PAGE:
Title: The Postman Always Rings Twice
Author: James M. Cain
Judgin' the Book By Its Cover: Boooooo! If your favorite kind of book cover is one which abstractly depicts a man grabbing a woman's, um, bosom, then you're in for a treat! If not, well, you're probably out of luck...
Thoughts: Although I've never read any of Cain's novels, I've seen the film adaptations of two of his most popular works, Mildred Pierce and Double Indemnity (two words: Billy Wilder), and like both movies, especially the latter. I'm a big fan of film noir and also of the hard-boiled crime fiction of the '30's and '40's, especially anything by Raymond Chandler (who doesn't appear on this list-- he got robbed!) or Dashiell Hammett, so I was pretty psyched to see this on the list. However, this book was much darker than anything I've read by the two previously-mentioned gents, and a bit dirtier. The narrator, Frank Chambers, is no Philip Marlowe-- he's a sleazeball with no principles and none of the dry wit that characterizes Chandler's hero. Moreover, the connection between violence and sex in the book is truly unsettling-- Frank and the femme fatale seem drawn to each other by their mutual love of violence. One thing that sets the novel apart from others in its genre is the use of a true workingman's voice-- Frank isn't a super-articulate wisecracker, and he even uses poor grammar (in a believable way). This added realism makes the story somehow more disturbing-- it's as if someone you know is talking about a murder they committed. Overall, the book is a visceral pageturner, but it's really short and is entertaining in its own way, so probably worth a quick read.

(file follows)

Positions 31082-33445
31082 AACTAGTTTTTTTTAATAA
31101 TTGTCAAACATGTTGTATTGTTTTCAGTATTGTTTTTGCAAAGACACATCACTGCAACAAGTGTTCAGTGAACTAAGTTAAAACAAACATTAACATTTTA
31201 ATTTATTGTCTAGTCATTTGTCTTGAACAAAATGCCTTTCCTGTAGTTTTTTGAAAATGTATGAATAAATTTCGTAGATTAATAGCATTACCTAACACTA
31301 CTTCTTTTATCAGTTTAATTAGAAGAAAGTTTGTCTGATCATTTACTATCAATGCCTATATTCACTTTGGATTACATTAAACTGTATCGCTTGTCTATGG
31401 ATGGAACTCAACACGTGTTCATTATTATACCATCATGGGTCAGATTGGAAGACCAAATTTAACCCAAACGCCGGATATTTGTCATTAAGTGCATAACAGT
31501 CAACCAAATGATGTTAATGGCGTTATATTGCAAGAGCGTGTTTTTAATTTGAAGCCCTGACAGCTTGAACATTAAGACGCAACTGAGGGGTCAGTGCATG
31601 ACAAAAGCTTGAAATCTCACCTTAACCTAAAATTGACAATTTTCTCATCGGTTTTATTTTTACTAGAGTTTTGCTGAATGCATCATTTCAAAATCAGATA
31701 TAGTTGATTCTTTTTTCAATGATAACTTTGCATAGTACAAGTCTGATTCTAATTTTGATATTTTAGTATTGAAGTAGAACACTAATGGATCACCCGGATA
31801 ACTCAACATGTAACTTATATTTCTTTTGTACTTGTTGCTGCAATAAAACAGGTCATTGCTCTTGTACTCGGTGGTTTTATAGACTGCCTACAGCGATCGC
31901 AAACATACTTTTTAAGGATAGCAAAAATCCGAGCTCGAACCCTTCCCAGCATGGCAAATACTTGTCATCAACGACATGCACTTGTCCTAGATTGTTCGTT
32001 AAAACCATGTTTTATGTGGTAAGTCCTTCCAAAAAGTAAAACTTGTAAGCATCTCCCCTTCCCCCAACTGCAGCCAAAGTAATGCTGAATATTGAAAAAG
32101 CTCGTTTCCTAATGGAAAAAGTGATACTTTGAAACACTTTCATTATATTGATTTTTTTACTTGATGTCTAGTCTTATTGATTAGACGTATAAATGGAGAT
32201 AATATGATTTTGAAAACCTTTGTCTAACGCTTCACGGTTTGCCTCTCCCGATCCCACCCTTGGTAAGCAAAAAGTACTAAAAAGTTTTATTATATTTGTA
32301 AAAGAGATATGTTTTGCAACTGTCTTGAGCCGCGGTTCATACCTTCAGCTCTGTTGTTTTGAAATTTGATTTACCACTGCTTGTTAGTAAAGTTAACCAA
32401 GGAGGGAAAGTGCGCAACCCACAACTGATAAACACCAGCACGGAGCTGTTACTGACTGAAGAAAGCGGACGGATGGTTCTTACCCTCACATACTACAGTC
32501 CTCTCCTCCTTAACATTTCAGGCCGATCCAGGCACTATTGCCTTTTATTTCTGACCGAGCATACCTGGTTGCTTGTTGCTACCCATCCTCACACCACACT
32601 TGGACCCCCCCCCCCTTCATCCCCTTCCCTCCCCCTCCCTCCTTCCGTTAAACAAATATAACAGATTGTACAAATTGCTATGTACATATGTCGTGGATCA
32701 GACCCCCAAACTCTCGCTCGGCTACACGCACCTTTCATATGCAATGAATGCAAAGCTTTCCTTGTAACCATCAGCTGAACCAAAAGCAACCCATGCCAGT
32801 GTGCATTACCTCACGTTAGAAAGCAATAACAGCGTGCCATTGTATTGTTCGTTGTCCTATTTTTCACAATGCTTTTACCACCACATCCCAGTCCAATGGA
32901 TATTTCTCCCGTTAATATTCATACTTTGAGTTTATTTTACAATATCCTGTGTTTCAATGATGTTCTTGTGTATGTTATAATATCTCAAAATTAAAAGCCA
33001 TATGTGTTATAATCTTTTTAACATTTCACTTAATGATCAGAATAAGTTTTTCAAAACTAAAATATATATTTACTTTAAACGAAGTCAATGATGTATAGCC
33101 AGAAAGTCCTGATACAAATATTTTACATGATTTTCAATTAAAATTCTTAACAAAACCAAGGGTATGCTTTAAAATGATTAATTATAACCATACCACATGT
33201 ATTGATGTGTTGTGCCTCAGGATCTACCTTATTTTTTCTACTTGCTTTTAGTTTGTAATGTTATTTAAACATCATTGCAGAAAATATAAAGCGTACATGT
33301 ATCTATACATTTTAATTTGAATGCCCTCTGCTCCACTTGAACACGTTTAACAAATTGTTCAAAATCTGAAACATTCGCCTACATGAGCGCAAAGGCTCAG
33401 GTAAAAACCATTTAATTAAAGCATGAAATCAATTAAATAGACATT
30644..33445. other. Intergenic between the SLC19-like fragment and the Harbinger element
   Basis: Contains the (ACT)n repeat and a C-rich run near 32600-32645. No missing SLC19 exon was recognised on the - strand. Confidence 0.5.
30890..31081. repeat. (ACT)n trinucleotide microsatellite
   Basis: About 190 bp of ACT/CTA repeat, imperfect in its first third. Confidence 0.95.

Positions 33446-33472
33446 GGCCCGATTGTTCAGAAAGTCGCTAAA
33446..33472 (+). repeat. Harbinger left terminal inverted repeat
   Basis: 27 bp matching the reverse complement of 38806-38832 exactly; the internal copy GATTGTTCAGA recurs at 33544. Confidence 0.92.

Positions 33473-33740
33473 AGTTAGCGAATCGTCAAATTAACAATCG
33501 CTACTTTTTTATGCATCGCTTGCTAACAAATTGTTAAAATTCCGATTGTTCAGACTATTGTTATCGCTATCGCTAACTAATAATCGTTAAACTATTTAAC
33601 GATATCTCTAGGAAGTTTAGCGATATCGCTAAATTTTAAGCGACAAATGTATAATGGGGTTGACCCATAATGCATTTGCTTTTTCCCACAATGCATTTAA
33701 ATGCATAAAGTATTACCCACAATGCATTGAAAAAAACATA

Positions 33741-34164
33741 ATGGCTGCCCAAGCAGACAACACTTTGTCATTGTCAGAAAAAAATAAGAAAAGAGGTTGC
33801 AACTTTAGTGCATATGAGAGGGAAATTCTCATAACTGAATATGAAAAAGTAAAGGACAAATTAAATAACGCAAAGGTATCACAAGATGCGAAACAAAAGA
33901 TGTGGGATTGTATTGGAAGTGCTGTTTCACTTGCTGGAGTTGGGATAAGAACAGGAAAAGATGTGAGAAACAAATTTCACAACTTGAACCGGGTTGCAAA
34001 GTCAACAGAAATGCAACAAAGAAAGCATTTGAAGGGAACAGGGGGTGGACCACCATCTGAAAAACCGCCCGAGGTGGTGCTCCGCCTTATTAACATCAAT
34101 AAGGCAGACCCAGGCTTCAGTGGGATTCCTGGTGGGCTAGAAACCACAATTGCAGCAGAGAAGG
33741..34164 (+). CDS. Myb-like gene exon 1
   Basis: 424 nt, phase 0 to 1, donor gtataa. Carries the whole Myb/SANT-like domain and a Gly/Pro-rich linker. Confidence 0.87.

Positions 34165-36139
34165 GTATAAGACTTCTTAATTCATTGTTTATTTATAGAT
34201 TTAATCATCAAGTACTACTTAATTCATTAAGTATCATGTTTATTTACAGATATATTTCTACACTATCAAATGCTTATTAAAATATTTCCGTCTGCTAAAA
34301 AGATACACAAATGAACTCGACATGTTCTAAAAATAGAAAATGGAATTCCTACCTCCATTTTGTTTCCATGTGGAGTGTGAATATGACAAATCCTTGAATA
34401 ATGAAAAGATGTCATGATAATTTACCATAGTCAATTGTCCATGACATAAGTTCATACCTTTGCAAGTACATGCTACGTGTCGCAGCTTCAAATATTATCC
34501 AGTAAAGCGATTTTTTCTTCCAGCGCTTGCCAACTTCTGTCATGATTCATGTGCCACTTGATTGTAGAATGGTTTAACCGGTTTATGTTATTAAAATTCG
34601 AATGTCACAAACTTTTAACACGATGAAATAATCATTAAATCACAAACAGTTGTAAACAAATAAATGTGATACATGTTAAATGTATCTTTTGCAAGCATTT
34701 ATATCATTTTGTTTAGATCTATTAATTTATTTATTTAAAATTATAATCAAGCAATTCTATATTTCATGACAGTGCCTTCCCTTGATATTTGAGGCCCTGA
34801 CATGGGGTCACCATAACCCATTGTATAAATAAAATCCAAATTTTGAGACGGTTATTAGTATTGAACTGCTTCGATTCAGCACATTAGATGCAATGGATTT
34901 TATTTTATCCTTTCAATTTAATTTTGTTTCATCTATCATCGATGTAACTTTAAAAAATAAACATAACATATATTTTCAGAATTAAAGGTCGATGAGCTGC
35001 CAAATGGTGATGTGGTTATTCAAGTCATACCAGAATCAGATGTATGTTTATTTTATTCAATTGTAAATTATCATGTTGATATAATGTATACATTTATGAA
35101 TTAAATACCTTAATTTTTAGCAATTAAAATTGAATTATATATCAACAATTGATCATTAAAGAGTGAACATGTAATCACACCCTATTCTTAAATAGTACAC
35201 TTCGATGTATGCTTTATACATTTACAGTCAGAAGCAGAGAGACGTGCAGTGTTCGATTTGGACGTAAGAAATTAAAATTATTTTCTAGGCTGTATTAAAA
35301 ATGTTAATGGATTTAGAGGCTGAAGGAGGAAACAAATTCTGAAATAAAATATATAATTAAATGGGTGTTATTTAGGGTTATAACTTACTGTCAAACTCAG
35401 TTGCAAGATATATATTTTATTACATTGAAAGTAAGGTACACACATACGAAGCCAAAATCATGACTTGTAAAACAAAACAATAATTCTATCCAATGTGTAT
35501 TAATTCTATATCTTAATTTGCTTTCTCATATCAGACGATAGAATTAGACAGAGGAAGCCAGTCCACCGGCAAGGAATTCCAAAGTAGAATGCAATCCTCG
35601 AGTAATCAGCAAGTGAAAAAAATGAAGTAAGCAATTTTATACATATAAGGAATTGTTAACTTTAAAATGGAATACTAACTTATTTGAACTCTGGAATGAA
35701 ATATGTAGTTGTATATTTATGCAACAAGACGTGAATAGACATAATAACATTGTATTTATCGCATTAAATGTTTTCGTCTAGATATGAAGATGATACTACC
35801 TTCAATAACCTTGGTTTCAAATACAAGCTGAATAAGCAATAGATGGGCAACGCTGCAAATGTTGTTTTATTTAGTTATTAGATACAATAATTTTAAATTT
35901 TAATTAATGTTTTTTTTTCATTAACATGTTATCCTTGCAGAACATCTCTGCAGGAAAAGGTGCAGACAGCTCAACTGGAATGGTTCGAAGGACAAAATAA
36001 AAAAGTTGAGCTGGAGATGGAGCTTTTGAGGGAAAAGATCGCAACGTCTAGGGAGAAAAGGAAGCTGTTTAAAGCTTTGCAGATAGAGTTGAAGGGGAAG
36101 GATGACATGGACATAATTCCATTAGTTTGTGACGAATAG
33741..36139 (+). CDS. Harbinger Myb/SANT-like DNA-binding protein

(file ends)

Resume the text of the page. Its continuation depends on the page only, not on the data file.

To Go= 97